“The role of citizens in our Democracy does not end with your vote.”
–President Barack Obama during his 2012 Acceptance speech.
After a seemingly endless, venom-filled 2012 election cycle, the country has gone back to somewhat of a quiet normalcy. But for Latinos – who showed up in record numbers to make their voices heard at the polls – the work of solidifying and maintaining our place in American politics has only just begun.
While the excitement is still in the air, let’s not forget that participating in the decisions that affect our daily lives is key to increasing the collective power of our community… but, as President Obama so eloquently put it, it does NOT – must not – end at the polls.
Civic engagement is more than just voting. It means rolling up our sleeves, engaging in concrete ways, from volunteerism to advocacy, through both political and nonpolitical activities.
On the political side of things, the new “Latino momentum” brings an opportunity to keep our newly elected and reelected officials accountable, making sure that our voices continue to be heard and that our local governments are truly serving the interests of all of its citizens. We cannot stop pressing on for solutions to our community’s dismal economic and educational levels, which still leave much to be desired. The same can be said for immigration reform, particularly since notoriously anti-immigrant representatives in Iowa and Arizona have retained their posts. At the same time, even with our spectacular win of congressional seats and state legislatures across several states, we must continue to work to offer our future leaders a direct pipeline to leadership positions across the public sector.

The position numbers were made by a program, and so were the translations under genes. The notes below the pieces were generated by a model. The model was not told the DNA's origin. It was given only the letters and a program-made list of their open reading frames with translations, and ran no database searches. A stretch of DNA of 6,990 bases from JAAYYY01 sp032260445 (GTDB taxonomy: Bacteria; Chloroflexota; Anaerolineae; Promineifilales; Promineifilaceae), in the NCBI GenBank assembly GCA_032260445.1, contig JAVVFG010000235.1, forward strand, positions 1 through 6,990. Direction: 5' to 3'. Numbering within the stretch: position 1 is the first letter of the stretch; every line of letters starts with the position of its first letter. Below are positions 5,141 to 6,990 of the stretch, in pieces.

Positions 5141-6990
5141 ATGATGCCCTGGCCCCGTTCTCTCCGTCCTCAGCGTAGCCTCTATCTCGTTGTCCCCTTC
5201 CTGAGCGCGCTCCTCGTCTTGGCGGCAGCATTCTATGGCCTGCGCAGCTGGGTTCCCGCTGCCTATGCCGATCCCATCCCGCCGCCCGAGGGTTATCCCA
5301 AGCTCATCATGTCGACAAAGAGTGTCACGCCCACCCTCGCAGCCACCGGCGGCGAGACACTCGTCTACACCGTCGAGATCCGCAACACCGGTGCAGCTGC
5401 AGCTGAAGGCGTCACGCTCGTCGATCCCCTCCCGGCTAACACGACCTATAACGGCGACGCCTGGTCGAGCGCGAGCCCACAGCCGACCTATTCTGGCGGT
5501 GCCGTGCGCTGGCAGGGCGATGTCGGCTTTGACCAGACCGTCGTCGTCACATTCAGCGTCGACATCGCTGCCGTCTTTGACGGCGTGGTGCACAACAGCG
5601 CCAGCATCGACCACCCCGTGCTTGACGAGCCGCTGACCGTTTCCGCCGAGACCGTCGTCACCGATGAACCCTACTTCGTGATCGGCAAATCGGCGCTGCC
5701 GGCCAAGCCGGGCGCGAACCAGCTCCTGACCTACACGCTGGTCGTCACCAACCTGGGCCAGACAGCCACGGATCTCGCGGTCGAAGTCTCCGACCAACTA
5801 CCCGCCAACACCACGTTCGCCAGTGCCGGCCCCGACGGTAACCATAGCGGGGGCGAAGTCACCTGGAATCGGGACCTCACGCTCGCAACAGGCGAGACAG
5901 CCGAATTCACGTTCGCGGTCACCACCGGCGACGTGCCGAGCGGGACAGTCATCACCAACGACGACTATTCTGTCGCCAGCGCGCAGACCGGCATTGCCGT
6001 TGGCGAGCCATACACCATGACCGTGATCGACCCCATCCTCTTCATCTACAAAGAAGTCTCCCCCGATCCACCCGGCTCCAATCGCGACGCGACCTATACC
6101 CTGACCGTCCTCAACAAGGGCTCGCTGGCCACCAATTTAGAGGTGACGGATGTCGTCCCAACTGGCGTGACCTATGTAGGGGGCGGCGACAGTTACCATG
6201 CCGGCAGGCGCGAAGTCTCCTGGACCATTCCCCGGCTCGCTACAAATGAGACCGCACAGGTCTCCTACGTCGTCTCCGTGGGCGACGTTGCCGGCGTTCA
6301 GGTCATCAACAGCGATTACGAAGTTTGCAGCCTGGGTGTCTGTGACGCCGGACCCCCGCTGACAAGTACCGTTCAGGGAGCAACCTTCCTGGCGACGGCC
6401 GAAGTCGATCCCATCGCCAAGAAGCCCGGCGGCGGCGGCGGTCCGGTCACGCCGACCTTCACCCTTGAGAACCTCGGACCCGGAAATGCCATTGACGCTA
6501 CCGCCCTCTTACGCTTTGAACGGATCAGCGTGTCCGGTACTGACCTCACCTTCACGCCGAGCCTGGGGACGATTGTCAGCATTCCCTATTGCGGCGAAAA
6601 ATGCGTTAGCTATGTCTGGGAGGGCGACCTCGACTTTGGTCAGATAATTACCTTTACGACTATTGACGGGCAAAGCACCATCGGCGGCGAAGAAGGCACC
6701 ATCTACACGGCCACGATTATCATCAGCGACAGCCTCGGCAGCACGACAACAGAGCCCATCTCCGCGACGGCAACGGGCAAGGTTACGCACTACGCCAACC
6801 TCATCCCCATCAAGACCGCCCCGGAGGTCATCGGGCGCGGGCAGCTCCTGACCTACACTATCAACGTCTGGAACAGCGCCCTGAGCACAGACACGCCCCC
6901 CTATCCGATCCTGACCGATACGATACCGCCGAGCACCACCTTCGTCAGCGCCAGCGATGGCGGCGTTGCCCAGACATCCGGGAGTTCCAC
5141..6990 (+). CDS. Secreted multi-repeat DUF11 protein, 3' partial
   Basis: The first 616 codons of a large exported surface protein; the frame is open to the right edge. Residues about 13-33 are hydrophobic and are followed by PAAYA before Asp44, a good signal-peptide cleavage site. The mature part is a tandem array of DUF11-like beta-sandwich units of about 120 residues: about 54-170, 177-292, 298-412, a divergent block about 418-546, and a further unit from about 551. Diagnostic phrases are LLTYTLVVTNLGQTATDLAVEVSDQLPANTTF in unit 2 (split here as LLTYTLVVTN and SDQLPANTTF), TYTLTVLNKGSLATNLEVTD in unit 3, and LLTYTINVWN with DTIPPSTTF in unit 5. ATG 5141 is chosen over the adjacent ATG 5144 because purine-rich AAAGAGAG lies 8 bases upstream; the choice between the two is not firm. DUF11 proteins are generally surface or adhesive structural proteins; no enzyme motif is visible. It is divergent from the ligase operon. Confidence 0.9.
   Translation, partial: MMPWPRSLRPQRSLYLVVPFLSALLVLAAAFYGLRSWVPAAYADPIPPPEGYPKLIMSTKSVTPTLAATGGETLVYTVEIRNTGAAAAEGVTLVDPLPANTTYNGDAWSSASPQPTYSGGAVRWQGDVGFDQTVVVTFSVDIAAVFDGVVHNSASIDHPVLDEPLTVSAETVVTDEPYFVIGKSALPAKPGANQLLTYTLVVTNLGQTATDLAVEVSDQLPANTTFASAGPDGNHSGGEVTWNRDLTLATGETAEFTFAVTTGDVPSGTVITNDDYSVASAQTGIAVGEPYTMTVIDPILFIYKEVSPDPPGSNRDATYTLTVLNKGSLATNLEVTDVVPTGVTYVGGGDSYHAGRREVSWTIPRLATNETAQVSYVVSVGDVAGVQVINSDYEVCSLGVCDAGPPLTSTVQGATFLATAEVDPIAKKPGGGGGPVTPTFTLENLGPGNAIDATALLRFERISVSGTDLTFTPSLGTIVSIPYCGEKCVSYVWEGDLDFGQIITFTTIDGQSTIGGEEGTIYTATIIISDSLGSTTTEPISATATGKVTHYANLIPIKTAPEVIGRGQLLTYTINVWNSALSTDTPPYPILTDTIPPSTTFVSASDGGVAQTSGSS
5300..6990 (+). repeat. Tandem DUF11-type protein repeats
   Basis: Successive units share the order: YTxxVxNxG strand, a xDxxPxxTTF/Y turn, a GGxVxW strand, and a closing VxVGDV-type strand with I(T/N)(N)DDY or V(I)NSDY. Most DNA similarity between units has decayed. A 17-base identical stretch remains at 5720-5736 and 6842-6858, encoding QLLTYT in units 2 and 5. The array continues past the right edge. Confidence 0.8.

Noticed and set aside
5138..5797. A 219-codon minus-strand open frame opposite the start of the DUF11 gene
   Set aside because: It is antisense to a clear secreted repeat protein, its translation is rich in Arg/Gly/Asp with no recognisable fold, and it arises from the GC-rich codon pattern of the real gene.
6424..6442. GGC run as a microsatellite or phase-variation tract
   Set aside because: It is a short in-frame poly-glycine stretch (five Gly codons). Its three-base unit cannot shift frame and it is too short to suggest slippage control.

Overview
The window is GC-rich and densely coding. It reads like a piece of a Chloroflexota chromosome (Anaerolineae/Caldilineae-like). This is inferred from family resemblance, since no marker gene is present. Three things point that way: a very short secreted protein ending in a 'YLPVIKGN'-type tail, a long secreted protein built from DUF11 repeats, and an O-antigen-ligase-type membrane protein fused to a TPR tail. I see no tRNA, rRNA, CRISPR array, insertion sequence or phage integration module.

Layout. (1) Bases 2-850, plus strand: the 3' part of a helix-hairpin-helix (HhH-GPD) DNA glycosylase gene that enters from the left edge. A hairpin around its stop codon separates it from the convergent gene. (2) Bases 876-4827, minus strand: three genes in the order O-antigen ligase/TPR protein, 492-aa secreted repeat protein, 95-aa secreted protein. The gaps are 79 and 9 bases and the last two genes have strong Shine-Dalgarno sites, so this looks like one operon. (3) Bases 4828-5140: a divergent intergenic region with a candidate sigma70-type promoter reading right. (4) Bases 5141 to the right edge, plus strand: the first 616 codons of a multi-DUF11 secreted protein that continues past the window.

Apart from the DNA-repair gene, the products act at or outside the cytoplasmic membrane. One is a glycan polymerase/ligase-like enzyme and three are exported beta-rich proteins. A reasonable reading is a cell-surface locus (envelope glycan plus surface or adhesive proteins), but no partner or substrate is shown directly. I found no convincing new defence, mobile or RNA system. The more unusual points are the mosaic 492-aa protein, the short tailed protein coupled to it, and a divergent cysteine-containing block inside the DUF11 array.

Where to begin? Here’s a list of potential civic engagement activities you can start engaging on starting right now. I’d love to add your contributions to it, and to hear the stories on how you are engaging civically in your own communities.
– Regularly volunteering for community, environmental, civic or social services organizations i.e. helping the poor, elderly, or homeless; working at a soup kitchen or organizations involved with youth, children, or education
– Actively participating in civic groups or associations, either locally or nationally (not just donating money)
– Walking, running, or bicycling or helping raise money for charitable causes
– Attending community meetings and town halls
– Writing op-eds or contacting local or national media to express your opinions
– Taking part in peaceful protests, marches, or demonstrations
– Signing and helping promote e-mail and social media petitions and drives
– Boycotting or “buycotting” products or companies with production or policies with which you disagree
– Letting the White House know where you stand on the issues
– Getting informed about the issues at play during the mid-term elections in 2014, and getting ready on time to exercise your vote
Let’s maximize our moment in the national political spotlight by taking an ongoing, hands-on role in the issues that affect us every day, not just at election time. Remember, civic engagement is truly about community, not just politics.
Elianne Ramos is Principal/CEO of Speak Hispanic Marketing and Vice-Chair, Marketing and PR for Latinos in Social Media (LATISM). Under LATISM, she is also Chief Editor of the LATISM blog, and hostess to weekly Twitter chats reaching over 18.8 million impressions. Follow her on Twitter @ergeekgoddess.